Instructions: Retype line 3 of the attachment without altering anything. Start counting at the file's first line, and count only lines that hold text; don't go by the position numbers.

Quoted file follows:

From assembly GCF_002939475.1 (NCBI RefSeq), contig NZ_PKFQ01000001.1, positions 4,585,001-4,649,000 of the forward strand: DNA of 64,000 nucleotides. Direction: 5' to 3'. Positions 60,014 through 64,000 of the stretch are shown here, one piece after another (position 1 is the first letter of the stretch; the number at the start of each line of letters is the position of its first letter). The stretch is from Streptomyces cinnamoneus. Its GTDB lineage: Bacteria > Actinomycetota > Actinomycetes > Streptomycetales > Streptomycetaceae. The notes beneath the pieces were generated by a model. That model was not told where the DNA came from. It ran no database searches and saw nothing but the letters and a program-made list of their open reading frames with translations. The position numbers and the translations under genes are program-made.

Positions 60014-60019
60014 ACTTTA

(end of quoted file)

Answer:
60014 ACTTTA